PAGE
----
Edith Leckie's Diary

Photograph of R.G.E Leckie leading the Canadian 16th Battalion in cheering the automobile of King George V and Queen Mary with handwritten key

Photograph of R.G.E Leckie leading the Canadian 16th Battalion in cheering the automobile of King George V and Queen Mary, November 1914.

Edith Lydia Leckie (1879-1976) took an instant interest in the war. Her two brothers immediately enlisted in the Canadian Expeditionary Force and her brother-in-law served in the Royal Navy. She wrote regularly in her journal of war news and her volunteer activities in Vancouver, before she successfully applied to travel to England to assist in the war effort. 

Edith's diary encompasses an almost full-year from 28 September 1914 to 1 September 1915. It  consists of daily entries, which are engaging and interesting. Edith arrived in England in March 1915 and stayed overseas for the entirety of the war.  She would later work in YMCA canteens in France, before returning to Canada in June 1920. Unfortunately, Edith's diaries from the rest of the war are not present in our collection and accordingly, we cannot know the extent of her later activities.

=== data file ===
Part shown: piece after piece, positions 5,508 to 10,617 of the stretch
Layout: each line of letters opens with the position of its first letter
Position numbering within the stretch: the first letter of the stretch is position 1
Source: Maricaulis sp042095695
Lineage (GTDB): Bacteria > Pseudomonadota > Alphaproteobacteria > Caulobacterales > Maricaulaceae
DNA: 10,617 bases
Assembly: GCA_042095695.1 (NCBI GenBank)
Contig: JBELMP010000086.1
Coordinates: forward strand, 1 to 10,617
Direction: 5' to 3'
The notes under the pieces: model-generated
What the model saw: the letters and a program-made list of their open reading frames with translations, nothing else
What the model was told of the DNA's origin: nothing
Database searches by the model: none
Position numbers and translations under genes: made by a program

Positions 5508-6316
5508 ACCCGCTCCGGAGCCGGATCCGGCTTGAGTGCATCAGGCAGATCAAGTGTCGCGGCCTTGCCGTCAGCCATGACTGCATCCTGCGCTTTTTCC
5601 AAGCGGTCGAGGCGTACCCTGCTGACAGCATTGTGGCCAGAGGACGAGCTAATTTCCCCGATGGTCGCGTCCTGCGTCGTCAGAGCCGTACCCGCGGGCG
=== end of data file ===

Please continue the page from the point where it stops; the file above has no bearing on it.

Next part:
The entirety of Edith's diary can be viewed below with a selection of excerpts.

15 October 1914  – "Lovely warm fine day – just like summer. The Canadians have arrived in Plymouth. Bertie + Jack are with that lot + that Dorothy was able to see them. It was rumoured that Canadians troops had landed […] if my Gran could have seen her grandsons returning to her old hometown with Steele and a fine regiment."

26 October 1914 - "… Mr [Mack] came in to say “good bye” as he was off to Victoria + then England. Almost every man we know is going now. Felt quite weepy all day."

9 November 1914 – "Busy day. Went down with the Ritchies to see Gerald Boileau off with two men who are off to join a foreign service battalion in Montreal. … but they sang and tried to be gay. It was rather pathetic."